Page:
Event Loop Software

The simple description of an event loop is a program waits for an external event from many different sources, does some processing on that event, and then waits for the next event. It is a common architecture in many different types of software. This blog post will go into the low level details of how they interact with the kernel.

The event loop is efficient at io limited workloads but not as good at cpu limited workloads. It is built around the assumption that the processing done on each event is tiny relative to the time spent waiting for events. This is true for things like web browsers, some types of web servers, messaging applications, and anything that spends most of its time waiting for traffic or user input. Things that would not work well as an event loop would be video encoding, large file compression, and machine learning. However, those things could be organized by an event loop and performed in a separate thread.


The nginx web server uses an event loop and can handle thousands of connections at the same time with relatively low memory and cpu usage. Since it does minimal amounts of processing for each request, it can handy many connections at the same in the same process.

Below is a simplified diagram of nginx handling a http request for a static file. Dynamic content and TLS work differently, but this is a good starting point. These are system calls, which nginx uses to talk to the outside world.

nginx simplified HTTP request/response

epoll is the center of nginx's event loop on Linux. It waits for any network activity and lets nginx know which connection needs attention.

For our example of a http request of a static file, the events are:

  • new connection: nginx uses accept to accept the new connection
  • request: nginx uses recvfrom to read data from the connection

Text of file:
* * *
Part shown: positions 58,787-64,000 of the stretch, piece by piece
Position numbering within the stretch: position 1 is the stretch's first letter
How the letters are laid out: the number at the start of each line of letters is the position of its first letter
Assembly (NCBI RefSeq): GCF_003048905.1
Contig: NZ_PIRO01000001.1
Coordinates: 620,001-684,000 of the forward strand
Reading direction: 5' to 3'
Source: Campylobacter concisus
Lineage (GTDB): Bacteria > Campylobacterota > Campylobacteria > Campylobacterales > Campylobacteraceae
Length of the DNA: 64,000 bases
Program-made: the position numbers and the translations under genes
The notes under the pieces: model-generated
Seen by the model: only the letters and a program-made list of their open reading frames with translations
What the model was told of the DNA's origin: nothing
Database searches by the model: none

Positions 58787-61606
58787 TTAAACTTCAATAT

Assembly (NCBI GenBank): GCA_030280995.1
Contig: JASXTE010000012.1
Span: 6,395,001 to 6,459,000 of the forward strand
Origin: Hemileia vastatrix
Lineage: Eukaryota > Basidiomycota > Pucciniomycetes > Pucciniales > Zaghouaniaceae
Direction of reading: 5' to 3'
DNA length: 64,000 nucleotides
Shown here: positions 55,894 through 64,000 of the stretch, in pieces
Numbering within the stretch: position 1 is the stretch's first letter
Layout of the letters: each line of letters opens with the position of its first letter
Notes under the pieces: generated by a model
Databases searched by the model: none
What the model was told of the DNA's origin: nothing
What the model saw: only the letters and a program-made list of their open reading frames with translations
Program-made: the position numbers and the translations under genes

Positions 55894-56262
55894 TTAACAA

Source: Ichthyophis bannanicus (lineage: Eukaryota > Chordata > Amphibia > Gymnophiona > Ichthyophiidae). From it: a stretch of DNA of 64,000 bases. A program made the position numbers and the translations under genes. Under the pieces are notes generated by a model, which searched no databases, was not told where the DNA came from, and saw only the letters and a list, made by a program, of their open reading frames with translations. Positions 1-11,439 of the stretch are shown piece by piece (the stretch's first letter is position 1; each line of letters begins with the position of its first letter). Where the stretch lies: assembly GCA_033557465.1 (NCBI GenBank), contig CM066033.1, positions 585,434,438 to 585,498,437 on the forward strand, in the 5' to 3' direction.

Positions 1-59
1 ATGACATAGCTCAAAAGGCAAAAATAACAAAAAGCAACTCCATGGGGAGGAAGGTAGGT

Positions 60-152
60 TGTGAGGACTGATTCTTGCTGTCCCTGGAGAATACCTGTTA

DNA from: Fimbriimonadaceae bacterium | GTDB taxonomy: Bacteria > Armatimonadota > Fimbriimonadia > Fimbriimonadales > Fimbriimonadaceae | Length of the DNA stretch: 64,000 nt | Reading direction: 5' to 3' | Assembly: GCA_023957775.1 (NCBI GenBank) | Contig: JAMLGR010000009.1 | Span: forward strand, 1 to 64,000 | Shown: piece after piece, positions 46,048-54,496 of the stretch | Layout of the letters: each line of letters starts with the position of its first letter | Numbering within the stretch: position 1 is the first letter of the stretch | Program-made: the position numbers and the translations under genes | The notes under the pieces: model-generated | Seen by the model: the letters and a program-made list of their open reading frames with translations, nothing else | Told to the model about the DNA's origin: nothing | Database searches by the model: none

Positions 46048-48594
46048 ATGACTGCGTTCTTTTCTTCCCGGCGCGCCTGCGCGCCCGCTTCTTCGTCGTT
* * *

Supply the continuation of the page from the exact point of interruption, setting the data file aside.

• sending response headers: nginx uses writev to write all the headers at once (data comes from memory)
  • sending content: nginx uses sendfile to send the static file over the connection (data comes from filesystem)

I've skipped over some details. If you want to see the full list of system calls, use strace on a copy of nginx and request a static file from it.

Between each of these events, nginx goes back to waiting in epoll. Since all of these operations are done with non-blocking IO, nginx doesn't spend a lot of time handling each of these events and can quickly get back to waiting in epoll.


Node.js also is built around an event loop. If I take a trivial example program that waits for three different timers to expire, 1 second apart:

async function sleep(millis) {
  return new Promise((resolve) => setTimeout(resolve, millis));

async function main() {
  const events = await Promise.all([sleep(1000), sleep(2000), sleep(3000)]);
  console.log("done waiting for events");


The strace output of node running this program is very long, so these are just the key system calls:

epoll_wait(13, [], 1024, 994) = 0
epoll_wait(13, [], 1024, 992) = 0
epoll_wait(13, [], 1024, 998) = 0
write(17, "done waiting for events\n", 24) = 24

epoll_wait waits for either IO activity or a timeout. It is waiting for ~995 milliseconds instead of 1000 because it's doing some other work as well that took 2-8 milliseconds to complete between the epoll_wait calls. Since there was no IO activity for this example, it was just waiting for the timers. It was waiting for each timer in parallel, so instead of 1000 ms+2000 ms+3000 ms total time, it took 3000 ms total time.

This program could have been waiting for webservice results, a database, a message queue, or some other sort of IO as well as a timeout.


Now you know more about how event loops are implemented and what their strengths and weaknesses are. Go out and use them every day in a variety of different software!